As its title suggests, this volume explores how the legacy of Sephardi Jewish culture has influenced American composers, particularly since the 1950s and 60s. But it also covers Sephardi musical traditions, such as those included in Volume 1, as they have developed in America.
As that volume demonstrated, America’s first Jewish immigrants were observant Sephardi Jews who made great efforts to import and preserve their distinctive traditional liturgical music. Over time, subsequent waves of immigration brought Jews primarily from Central and Eastern Europe, and with them, many cultural traditions that thrived in a primarily secular environment. These circumstances conspired to change the character of American Jewish life to a predominantly Ashkenazi one.
As A Garden Eastward shows, however, Sephardi culture has been an important part of the American Jewish musical landscape, even for those with no Sephardi background. That this is the case is not too surprising, given the rich corpus of poetry, art, literature, and song that developed on the Iberian Peninsula in the centuries prior to the expulsion decree of 1492. Between the 8th and 11th centuries, Jews on the Iberian Peninsula for the most part thrived, so much so that the period is often referred to as the “golden age” of Spanish Jewry. As Neil W. Levin observes in his introduction to this volume:
Despite periodic strife and incidences of restrictions and suppression, the long-running Moslem era on the Iberian Peninsula proved to be a generally hospitable and fertile environment for religious autonomy and for the cultural as well as economic flourishing of the Jewish community as a whole.
As represented in this volume, the culture and history of the Sephardim has manifested itself in many forms.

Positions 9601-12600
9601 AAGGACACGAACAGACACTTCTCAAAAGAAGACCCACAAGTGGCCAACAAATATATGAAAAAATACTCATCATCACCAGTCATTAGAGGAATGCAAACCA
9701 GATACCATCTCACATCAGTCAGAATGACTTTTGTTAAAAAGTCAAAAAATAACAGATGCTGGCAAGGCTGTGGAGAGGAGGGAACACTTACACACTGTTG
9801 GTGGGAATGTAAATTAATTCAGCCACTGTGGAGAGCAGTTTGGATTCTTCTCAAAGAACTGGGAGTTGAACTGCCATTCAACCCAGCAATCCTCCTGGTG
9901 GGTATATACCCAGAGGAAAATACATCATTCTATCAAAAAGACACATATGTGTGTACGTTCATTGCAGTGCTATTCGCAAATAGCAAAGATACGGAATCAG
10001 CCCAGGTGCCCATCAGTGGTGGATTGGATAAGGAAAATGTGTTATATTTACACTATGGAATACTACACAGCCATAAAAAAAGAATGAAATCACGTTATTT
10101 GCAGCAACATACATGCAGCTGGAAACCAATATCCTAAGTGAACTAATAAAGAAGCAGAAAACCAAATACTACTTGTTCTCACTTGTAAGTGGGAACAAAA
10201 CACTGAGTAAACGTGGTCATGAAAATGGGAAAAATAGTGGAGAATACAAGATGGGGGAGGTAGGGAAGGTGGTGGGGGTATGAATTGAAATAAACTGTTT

Compositions and settings by Cantor Aaron Bensoussan bookend this collection, beginning with his trance-like setting of L’kha dodi and concluding with concert adaptations of three liturgical pieces that draw on popular dance musics of the Near East. Second in this volume is Bensoussan’s rendering of a weekday afternoon sacred service according to the musical styles and traditions of his native Morocco. It is followed by several selections from the repertoire of Congregation Shearith Israel in New York City, North America’s oldest continuously functioning congregation.
This volume takes its name from an orchestral song cycle by Hugo Weisgall, whose Love’s Wounded and Psalm of the Distant Dove also appear here. Other major orchestral works included here are a concerto by Mario Castelnuovo-Tedesco featuring Jascha Heifetz, and Marvin David Levy’s cantata, Canto de los Marranos, a dramatic retelling of the expulsions, exterminations, and forced conversions that Jews endured during the Spanish Inquisition.
Works based on the poetry and song of the “golden age” constitute a significant portion of this volume. Those include Bruce Adolphe’s Songs of Love and Suffering, Leo Kraft’s choral suite on poems by Moses ibn Ezra, and song cycles by Bruce Roter, Simon Sargon, and Ofer Ben-Amots, as well as the aforementioned Weisgall compositions. Ben-Amots’s Kantigas Ulvidadas, one of the most recent additions to the Milken Archive, is an original work of striking beauty that was awarded Italy’s Smareglia Prize in 2015. (A special podcast that combines excerpts from the work with an interview with the composer is available on this website.)
The music herein is too vast and varied to interpret according to a single rubric, but it is possible to glean an interesting pattern of paradoxical juxtapositions, where old is made new and new is imbued with an aura of the past. Perhaps this is one way that music “works” to help connect distant times and faraway places to our experience of the present.
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